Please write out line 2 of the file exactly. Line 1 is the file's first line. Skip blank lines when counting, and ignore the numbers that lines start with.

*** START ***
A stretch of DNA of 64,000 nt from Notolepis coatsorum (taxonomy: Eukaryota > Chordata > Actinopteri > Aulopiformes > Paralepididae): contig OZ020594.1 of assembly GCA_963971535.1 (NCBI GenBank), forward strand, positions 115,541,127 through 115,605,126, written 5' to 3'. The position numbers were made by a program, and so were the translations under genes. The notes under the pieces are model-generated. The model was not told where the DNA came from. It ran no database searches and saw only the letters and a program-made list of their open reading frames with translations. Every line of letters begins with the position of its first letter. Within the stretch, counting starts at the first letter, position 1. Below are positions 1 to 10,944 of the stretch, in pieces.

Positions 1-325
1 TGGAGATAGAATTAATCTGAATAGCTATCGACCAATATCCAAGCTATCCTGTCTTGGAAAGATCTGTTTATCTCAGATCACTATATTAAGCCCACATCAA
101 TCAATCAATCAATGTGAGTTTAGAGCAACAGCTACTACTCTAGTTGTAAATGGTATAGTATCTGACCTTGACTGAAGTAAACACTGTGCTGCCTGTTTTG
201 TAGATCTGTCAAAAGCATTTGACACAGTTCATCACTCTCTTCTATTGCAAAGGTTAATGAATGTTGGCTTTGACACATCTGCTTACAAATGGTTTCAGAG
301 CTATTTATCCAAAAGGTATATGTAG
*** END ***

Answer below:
Positions 1-325